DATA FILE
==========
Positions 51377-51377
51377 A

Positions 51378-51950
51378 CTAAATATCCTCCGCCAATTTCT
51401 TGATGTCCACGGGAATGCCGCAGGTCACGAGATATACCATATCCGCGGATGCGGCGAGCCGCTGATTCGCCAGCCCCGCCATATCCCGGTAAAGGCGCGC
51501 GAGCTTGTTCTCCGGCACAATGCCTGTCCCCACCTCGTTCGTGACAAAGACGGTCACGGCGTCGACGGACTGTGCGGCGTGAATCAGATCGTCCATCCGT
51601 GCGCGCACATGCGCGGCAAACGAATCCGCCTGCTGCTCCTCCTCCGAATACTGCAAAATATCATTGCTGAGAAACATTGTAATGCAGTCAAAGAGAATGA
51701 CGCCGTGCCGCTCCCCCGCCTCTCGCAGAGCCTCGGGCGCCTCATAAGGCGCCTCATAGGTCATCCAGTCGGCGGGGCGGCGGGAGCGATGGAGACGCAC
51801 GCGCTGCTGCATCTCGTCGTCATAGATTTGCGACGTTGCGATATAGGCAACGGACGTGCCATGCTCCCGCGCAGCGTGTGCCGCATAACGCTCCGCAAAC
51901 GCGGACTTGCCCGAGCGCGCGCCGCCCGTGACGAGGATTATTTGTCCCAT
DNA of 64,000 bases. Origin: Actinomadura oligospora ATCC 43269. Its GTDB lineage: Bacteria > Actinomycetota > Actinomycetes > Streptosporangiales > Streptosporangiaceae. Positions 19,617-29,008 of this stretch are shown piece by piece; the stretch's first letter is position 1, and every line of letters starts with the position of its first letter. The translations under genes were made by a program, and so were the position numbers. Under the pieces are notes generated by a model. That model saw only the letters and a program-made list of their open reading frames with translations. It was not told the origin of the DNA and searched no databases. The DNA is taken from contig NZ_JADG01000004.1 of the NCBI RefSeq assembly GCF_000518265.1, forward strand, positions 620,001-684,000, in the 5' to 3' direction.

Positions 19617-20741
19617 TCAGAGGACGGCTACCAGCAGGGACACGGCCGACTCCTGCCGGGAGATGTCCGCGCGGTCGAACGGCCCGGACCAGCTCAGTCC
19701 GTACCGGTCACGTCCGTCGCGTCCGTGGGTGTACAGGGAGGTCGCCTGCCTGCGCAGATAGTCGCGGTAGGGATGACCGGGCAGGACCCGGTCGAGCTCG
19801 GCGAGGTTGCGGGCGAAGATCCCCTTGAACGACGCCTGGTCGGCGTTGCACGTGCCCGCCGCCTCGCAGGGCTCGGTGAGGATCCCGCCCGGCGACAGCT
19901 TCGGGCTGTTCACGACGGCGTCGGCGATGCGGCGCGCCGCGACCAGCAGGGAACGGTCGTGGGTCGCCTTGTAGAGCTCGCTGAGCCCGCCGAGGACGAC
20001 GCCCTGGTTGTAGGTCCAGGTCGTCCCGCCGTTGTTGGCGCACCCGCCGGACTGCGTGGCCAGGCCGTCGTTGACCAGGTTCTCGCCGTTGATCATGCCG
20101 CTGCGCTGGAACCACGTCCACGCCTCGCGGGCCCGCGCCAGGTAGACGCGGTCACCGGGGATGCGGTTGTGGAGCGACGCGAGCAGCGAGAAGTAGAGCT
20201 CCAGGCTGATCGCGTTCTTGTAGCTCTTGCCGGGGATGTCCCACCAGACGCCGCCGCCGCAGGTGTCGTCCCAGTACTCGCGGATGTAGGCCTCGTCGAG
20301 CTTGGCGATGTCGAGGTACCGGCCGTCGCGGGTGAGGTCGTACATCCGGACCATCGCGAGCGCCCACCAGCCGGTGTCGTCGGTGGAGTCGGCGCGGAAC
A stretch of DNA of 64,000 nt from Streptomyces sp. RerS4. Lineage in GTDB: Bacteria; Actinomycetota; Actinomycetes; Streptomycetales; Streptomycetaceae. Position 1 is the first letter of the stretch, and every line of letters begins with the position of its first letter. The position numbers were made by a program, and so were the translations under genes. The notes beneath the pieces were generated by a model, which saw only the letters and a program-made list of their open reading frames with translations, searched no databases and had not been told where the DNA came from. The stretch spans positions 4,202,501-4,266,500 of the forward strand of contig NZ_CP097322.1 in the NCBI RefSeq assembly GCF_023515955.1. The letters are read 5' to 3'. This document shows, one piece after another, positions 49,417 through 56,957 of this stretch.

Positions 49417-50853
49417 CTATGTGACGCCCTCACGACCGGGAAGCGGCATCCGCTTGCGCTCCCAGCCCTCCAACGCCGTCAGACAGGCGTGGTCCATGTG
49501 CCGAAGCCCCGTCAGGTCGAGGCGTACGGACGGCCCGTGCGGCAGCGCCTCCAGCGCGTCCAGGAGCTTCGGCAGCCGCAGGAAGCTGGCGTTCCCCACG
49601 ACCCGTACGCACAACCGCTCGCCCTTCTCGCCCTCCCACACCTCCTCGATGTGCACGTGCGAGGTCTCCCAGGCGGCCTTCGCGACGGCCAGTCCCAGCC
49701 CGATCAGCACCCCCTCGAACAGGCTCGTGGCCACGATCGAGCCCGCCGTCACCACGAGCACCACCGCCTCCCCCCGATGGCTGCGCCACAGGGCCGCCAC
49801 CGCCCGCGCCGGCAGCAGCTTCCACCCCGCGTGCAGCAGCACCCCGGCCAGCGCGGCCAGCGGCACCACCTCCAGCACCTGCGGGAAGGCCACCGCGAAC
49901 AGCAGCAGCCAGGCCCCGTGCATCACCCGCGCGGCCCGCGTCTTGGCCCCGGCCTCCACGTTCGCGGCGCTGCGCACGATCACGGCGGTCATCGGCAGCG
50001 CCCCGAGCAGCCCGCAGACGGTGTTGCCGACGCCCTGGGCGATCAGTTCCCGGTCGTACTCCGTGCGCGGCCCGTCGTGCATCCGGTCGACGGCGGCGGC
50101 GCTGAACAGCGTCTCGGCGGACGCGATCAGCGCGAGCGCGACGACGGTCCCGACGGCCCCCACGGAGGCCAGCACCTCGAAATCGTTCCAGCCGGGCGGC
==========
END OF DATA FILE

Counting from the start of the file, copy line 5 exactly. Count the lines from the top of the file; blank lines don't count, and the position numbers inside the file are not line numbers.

51401 TGATGTCCACGGGAATGCCGCAGGTCACGAGATATACCATATCCGCGGATGCGGCGAGCCGCTGATTCGCCAGCCCCGCCATATCCCGGTAAAGGCGCGC